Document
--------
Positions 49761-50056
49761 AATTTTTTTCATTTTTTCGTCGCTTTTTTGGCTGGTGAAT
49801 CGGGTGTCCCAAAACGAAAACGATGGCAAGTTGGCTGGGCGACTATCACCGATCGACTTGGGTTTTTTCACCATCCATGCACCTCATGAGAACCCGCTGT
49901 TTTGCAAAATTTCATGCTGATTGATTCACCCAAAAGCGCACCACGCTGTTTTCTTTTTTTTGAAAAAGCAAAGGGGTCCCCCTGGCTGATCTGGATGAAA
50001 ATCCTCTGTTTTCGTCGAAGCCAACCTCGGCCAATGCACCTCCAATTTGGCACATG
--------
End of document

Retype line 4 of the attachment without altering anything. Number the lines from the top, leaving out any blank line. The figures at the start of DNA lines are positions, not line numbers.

49901 TTTGCAAAATTTCATGCTGATTGATTCACCCAAAAGCGCACCACGCTGTTTTCTTTTTTTTGAAAAAGCAAAGGGGTCCCCCTGGCTGATCTGGATGAAA